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Publication numberUS4445456 A
Publication typeGrant
Application numberUS 06/273,699
Publication dateMay 1, 1984
Filing dateJun 16, 1981
Priority dateJun 19, 1978
Fee statusPaid
Publication number06273699, 273699, US 4445456 A, US 4445456A, US-A-4445456, US4445456 A, US4445456A
InventorsJoseph N. Nelson
Original AssigneeEngineered Products Company
Export CitationBiBTeX, EndNote, RefMan
External Links: USPTO, USPTO Assignment, Espacenet
Air filter restriction indicating device
US 4445456 A
Abstract
An air filter restriction indicating device communicating with the supply of air passing from an air filter to the air intake of an internal combustion engine. The indicating device senses a decrease in the supply of air drawn through the air filter by the engine based upon changes in the amount of vacuum in the negative side of the air supply, the amount of restriction being indicated by the movement of an indicating device. Improved means included in the indicating device senses the movement of the indicating device and progressively locks the indicating device into various indicating positions as the vacuum increases due to an increased restriction of the filter, so that the maximum reading of restriction achieved during engine operation remains visible to the operator or maintenance personnel even after the engine is turned off.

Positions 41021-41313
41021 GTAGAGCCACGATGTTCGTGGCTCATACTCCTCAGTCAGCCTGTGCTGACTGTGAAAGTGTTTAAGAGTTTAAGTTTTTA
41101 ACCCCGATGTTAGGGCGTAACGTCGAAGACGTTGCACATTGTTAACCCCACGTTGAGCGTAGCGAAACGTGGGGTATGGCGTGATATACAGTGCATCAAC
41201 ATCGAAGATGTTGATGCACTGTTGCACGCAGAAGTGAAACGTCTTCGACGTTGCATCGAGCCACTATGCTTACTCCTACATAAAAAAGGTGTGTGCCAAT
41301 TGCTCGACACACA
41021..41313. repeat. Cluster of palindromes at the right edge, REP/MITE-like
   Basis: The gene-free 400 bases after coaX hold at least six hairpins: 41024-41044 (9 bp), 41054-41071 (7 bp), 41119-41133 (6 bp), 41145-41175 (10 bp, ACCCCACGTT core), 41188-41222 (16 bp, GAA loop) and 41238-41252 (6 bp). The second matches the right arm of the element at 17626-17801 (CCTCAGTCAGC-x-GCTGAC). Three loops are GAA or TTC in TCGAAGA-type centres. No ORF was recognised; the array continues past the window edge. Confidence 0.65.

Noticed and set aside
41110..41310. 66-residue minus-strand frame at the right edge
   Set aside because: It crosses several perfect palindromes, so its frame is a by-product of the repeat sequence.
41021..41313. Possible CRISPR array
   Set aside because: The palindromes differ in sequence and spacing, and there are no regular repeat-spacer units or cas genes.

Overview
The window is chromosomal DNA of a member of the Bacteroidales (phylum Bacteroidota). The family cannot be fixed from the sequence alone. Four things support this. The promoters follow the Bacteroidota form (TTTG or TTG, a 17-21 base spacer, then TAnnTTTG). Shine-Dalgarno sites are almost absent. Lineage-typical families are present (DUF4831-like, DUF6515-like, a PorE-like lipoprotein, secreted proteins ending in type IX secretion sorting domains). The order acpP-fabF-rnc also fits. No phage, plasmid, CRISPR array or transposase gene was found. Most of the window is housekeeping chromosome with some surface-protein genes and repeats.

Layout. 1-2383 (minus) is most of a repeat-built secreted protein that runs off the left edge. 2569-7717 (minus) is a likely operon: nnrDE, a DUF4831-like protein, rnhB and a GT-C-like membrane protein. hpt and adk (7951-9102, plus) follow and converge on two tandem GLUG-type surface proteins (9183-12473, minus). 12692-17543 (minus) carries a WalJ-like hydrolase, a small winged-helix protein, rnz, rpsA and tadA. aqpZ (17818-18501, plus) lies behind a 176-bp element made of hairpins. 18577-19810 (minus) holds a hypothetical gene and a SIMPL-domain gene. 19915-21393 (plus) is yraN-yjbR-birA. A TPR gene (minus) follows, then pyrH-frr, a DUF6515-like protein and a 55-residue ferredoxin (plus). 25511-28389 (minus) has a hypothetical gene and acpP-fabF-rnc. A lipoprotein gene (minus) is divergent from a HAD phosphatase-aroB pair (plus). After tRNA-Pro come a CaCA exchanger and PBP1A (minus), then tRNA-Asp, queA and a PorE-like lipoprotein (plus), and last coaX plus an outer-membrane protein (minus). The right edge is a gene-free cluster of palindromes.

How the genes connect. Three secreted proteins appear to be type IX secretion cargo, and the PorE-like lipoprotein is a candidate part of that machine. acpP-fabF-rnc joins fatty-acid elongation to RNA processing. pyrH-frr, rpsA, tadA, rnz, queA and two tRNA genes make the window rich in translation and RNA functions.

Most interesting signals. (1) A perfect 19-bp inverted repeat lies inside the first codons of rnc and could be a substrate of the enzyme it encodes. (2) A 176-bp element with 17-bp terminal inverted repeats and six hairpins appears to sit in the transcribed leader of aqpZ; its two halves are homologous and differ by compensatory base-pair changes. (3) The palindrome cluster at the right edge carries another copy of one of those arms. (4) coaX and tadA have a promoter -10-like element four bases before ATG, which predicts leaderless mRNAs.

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Claims(8)
What is claimed is:
1. An improved restriction indicating device for an air filter used with an internal combustion engine where the improved indicating device is in communication with the air flowing from the air filter to the air intake of the internal combustion engine, the improved indicating device comprising:
a housing having a first end, a second end, and a side wall that includes a transparent portion; the first end, the second end and the side wall defining an overall chamber in the housing;
a flexible diaphragm disposed within the housing, with the diaphragm having a central portion and having an edge portion secured to the housing so that the diaphragm divides the overall chamber into a first chamber, adjacent to the first end of the housing, and a second chamber, adjacent to the second end of the housing; the central portion of the diaphragm being movable between an infold position wherein it is more closely adjacent to the second end of the housing and an outfold position wherein it is more closely adjacent to the first end of the housing;
an indicating member that is disposed within the first chamber in the housing and that is carried by and movable with the diaphragm; the indicating member being visible through the transparent portion of the side wall of the housing at least as the diaphragm moves between its infold position and its outfold position;
means for permitting communication between the first chamber in the housing and the air flowing from the air filter to the air intake of the internal combustion engine;
means, including an opening in the second end of the housing, for permittng communication between the atmosphere and the second chamber in the housing;